Is Hawaii Failing Its Special Education Students?

Feb 24, 2016

Credit Flickr / dcJohn

A recent internal audit by the Hawai‘i Department of Education revealed staffing shortages and significant problems in the state’s special education program. Despite nearly a quarter of the DOE’S budget going to special education services, students with disabilities are continuing to fall behind academically. HPR’s Molly Solomon has more.

Rachel Handlin at CalArts during orientation week in September. The second semester freshman is studying photography.
Credit Jay Handlin

Jay Handlin shows me into his Kailua home. The proud dad immediately whips out his laptop, to show me some of the work by his daughter Rachel, who is studying photography in Los Angeles. "She likes reflections and patterns," said Handlin. "She find geometry in things that most people miss." Rachel also has a learning disability: Down syndrome. "Rachel graduated with a full academic diploma from St. Andrew's Priory school in June, 2015," said Handlin. "She is now a second semester freshman at the California Institute of the Arts, or CalArts."

Handlin says his daughter likely wouldn’t be in college, if she hadn’t spent pre-K through high school fully included with her peers in the general education setting. But it wasn’t always easy, especially when the family moved to O‘ahu from Los Angeles, California. Handlin said Rachel had a particularly difficult time transitioning at Kaimukī Middle School. "She has one year of tough grades in her entire education," he said. "And it was in 7th grade at Kaimuki Middle."

Rachel Handlin poses in front of four of her photographs at a recent group show in New York. She's part of Heart & Sold, a collective of artists with Down syndrome
Credit Jay Handlin

Rachel and her family were often met with resistance, especially when discussing her I.E.P., or Individualized Education Program. That’s the legally-binding document that structures each student’s special ed. For Rachel, it was important to have an educational assistant and be provided with a study guide. "It is very valuable work," said Handlin. "It's also required by law."

"Federal law requires that students receive their education in the least restrictive environment," said Brian De Lima, the vice chairman of the Hawai‘i Board of Education, whose daughter is also a student with special needs. He says statistics show Hawai‘i lags far behind other states when it comes to inclusion. Nationally, 62 percent of students with special needs spend most of their day in the general education classroom. In Hawai‘i, only 36 percent meet that mark. "And that's why it's very necessary for the Board and the Department to ensure that the culture in the classroom and the school recognizes that this is a priority."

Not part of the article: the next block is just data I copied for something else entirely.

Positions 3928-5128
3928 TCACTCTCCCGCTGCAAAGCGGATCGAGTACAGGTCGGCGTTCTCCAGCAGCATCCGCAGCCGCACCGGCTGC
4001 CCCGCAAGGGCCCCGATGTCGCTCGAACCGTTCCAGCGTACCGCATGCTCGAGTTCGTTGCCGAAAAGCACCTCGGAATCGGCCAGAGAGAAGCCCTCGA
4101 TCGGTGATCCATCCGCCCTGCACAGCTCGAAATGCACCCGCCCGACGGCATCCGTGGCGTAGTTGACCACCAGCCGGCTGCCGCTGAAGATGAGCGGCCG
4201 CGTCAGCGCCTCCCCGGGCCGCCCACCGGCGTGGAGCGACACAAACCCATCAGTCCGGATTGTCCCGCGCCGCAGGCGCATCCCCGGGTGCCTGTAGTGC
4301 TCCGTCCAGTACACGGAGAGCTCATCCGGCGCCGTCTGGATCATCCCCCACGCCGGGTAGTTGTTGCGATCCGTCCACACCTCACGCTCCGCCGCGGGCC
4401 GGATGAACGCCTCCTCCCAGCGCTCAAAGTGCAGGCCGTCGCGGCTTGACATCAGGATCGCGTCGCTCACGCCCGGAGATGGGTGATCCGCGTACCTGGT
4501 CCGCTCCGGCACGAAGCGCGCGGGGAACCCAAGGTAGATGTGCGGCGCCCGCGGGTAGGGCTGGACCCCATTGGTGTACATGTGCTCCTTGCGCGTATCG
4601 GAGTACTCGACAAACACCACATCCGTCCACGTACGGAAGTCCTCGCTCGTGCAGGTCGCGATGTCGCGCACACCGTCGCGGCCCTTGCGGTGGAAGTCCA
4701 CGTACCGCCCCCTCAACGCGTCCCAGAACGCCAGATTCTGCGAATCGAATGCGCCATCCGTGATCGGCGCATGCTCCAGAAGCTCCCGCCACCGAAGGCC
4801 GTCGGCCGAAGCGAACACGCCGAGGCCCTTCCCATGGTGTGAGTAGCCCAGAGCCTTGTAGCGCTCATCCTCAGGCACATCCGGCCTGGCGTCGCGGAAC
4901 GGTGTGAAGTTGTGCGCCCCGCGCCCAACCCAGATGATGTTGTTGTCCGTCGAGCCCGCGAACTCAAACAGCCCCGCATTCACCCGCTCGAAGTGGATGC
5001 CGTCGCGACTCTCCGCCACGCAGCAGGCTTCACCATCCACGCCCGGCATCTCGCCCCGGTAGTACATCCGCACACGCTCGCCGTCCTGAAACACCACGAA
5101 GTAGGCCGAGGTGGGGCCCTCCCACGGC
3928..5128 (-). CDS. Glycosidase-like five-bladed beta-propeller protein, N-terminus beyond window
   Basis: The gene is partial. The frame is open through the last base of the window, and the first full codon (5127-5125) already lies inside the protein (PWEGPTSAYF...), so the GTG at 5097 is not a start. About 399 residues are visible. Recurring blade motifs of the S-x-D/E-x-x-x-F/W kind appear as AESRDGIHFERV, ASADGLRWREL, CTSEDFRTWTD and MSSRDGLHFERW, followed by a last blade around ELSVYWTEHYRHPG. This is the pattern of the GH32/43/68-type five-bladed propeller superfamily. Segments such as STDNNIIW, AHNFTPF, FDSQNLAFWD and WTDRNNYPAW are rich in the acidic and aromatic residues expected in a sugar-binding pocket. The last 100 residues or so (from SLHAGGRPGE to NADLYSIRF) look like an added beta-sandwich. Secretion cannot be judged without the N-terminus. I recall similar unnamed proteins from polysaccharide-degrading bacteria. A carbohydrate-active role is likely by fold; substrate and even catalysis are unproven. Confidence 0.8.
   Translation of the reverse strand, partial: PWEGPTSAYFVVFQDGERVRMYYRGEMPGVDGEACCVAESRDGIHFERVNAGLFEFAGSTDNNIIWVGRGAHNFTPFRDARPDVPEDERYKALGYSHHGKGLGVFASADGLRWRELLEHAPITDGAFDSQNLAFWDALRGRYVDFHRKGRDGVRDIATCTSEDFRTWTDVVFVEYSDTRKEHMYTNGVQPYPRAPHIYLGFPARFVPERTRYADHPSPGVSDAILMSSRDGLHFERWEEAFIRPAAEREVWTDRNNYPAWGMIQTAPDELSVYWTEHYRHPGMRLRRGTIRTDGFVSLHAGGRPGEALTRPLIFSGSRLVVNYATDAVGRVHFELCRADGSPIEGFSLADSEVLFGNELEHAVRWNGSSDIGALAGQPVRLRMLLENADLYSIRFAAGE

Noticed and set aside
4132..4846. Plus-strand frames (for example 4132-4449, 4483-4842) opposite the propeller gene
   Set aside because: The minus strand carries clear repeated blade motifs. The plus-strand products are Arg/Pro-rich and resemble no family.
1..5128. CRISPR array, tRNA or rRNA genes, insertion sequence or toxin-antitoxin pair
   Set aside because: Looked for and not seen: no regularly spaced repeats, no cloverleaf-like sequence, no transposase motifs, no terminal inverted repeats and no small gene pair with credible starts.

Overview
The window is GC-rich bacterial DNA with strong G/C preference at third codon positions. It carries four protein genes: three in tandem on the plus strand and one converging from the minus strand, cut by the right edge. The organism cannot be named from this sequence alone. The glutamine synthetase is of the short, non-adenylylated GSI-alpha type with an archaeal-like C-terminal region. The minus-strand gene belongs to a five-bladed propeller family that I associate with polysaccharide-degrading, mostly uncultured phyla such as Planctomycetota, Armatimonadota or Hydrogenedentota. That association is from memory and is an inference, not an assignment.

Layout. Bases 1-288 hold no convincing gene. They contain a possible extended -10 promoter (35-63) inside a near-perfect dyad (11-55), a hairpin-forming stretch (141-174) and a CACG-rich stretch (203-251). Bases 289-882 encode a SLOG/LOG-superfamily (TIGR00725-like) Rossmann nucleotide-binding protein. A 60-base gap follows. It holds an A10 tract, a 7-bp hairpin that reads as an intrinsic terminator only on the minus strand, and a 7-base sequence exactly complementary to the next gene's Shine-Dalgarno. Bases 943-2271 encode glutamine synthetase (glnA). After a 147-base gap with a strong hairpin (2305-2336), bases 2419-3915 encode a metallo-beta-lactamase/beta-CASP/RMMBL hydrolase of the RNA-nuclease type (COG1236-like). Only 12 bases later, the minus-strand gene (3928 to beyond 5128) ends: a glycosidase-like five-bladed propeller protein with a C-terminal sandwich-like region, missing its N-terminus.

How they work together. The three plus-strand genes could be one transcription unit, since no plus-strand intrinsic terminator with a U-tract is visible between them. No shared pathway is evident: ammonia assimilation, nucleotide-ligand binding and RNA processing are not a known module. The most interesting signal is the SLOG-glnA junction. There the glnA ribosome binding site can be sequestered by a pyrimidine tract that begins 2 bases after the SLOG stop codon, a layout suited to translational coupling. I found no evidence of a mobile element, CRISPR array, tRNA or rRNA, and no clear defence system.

DOE Assistant Superintendent Suzanne Mulcahy admits they need to be doing more. "This is a crisis, all hands on deck," she said. "We have to all come together and we have to attack this issue from many different sides." Part of the problem is vacancies within the department, including 101 unfilled positions for special education classroom teachers. Mulcahy says the DOE also needs to hire 484 educational assistants. "The challenge there is when you don't have positions filled with qualified, licensed teachers," said Mulcahy. "Then you extend to people who are willing to teach."

That can result in the hiring of teachers who don’t have experience in special education and can lead to inconsistent services for students. "Every teacher I've talked to is crying and begging for professional development," said Martha Guinen, who chairs SEAC, the state’s Special Education Advisory Council. She thinks a lot of these problems grew after federal court supervision of the state’s special education program ended in 2005. "Now that we're not under that restraint, things are backsliding."

Last year, SEAC reported the achievement gap between special education students and their peers has dramatically increased over the past decade. In math, the gap more than doubled from 21 percent in 2004 to 49 percent in 2014. It’s a situation familiar to Ivalee Sinclair, who chaired SEAC from 2011 to 2015. "The fact that you're doing things the same way you have, when it' s not working and the scores are getting worse doesn't make any sense to me," said Sinclair. "I don't understand why there isn't more of an openness to looking at ways of doing things differently."

The DOE calls it a priority with an immediate focus on filling teacher vacancies. Last year, nearly a quarter of the DOE’s budget, or $326 million, went  to special education.